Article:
In this passage, Holland's home and the student's appear as utterly alien places to each other, and both travelers could experience a similar sense of wonder in gazing at the strange landscapes they found. Holland, however, is in the position to define the terms of the encounter: Iceland, the place of the student's nativity, is characterized as a “desert place,” while Edinburgh is a “metropolis” that provides an “entire contrast” to the other. The landscape of the “desert” is defined by the features that this environment lacks—trees, roads, stone houses—and the other elements of European nature and culture. It is only the student's ability to converse directly with Holland, albeit inadequately, that distinguishes the encounter from the purely
alterian. And even language is not here treated as a civilized gesture; it is rather through the student's “gaze” that Holland claims to understand the other's feelings.
Some of the natural wonders that traveling Europeans found in Iceland, as well as in other parts of the world, were curiosities to be collected and placed in cabinets, museums, and gardens.8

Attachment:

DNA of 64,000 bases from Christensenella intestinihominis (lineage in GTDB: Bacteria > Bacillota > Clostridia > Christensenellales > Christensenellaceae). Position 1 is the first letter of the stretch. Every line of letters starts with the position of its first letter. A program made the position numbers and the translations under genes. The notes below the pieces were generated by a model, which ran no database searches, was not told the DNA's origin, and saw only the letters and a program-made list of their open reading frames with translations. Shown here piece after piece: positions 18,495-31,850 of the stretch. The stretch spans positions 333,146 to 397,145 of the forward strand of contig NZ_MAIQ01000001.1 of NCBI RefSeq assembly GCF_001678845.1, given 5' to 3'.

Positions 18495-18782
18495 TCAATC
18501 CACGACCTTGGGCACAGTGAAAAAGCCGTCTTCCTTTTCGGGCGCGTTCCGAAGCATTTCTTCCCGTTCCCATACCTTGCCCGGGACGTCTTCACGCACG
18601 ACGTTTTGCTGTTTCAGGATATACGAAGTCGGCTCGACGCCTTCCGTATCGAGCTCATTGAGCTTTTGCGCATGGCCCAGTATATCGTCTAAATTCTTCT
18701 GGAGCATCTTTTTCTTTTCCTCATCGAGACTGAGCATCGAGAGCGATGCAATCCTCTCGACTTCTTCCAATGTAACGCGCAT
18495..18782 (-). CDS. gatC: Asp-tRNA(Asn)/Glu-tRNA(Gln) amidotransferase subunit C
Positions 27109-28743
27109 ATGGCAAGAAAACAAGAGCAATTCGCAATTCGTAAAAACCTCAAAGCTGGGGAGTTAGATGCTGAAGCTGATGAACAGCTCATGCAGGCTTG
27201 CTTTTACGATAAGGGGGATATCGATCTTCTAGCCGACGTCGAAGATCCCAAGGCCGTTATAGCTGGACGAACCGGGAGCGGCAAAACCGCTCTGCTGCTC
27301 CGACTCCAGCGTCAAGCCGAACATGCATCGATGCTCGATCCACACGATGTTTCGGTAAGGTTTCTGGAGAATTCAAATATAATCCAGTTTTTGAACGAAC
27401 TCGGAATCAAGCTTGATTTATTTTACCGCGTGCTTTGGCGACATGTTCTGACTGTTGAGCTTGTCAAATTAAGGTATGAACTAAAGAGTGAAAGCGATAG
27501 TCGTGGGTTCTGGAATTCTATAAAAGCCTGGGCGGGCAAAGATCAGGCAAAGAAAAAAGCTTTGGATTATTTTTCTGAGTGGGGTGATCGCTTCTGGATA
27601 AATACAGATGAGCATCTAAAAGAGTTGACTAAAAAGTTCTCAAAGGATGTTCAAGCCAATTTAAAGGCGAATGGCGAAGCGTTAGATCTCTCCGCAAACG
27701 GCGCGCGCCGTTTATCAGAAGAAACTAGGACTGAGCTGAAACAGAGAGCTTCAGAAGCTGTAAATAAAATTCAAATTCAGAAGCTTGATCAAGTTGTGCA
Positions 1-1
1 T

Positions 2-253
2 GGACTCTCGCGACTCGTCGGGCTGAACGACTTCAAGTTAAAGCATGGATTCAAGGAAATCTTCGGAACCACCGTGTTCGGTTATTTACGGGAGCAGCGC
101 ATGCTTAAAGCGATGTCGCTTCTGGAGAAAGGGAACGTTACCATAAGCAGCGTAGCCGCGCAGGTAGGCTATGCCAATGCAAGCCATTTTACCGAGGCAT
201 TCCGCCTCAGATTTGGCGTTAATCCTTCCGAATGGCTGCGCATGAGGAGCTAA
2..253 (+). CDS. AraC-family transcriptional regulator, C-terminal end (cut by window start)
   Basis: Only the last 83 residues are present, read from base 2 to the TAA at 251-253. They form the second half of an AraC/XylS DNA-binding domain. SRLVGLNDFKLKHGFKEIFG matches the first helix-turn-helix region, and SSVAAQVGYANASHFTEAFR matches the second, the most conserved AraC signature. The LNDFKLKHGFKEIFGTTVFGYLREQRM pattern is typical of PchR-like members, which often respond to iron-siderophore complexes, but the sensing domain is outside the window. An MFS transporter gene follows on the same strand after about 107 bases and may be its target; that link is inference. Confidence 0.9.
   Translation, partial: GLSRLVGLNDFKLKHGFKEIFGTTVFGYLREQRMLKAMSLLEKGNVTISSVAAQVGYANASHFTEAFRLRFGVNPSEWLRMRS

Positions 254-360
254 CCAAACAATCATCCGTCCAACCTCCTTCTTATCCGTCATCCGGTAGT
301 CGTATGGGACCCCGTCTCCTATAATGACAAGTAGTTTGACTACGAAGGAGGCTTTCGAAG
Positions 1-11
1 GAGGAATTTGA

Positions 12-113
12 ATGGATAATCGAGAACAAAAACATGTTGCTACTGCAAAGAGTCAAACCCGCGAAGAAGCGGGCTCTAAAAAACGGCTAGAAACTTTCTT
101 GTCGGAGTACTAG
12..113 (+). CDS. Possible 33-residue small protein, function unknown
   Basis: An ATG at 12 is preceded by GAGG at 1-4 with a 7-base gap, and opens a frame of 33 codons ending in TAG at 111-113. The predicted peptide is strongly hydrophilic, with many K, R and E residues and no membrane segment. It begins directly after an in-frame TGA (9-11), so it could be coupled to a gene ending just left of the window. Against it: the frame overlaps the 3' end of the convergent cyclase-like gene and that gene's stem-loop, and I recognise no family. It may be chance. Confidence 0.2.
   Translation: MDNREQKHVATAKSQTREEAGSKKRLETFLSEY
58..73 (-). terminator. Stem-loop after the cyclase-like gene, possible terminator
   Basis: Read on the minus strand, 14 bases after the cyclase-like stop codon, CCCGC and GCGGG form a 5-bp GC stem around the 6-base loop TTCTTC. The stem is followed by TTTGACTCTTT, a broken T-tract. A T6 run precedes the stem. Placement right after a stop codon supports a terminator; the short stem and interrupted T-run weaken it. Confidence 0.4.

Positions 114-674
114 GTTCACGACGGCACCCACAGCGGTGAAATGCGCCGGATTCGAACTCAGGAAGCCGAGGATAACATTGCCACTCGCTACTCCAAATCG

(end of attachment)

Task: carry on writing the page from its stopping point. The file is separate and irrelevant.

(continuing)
But others—like the most characteristic features of the Icelandic landscape, the volcanoes, glaciers, and hot springs—had to be seen in situ in order to invoke wonder. While flasks of mineral water from the hot springs and rocks from the volcanic eruptions could be taken back home to be analyzed, for the literary traveler the landscape of the North Atlantic had to be experienced in its entirety, not in scientifically dissected pieces. Scientific and literary motives for visiting Iceland were not in fact generally separated from each other by travelers, just as von Troil linked his interests in Iceland's “ancient language” and “unusual nature” in the same sentence. The same was true of Sir Joseph Banks, the leader of the expedition that von Troil participated in and a later president of the British Royal Society. Banks was not initially particularly interested in northern travel, and the Iceland excursion was for him only a hastily arranged substitute for a second Pacific journey after his 1768-71 Endeavor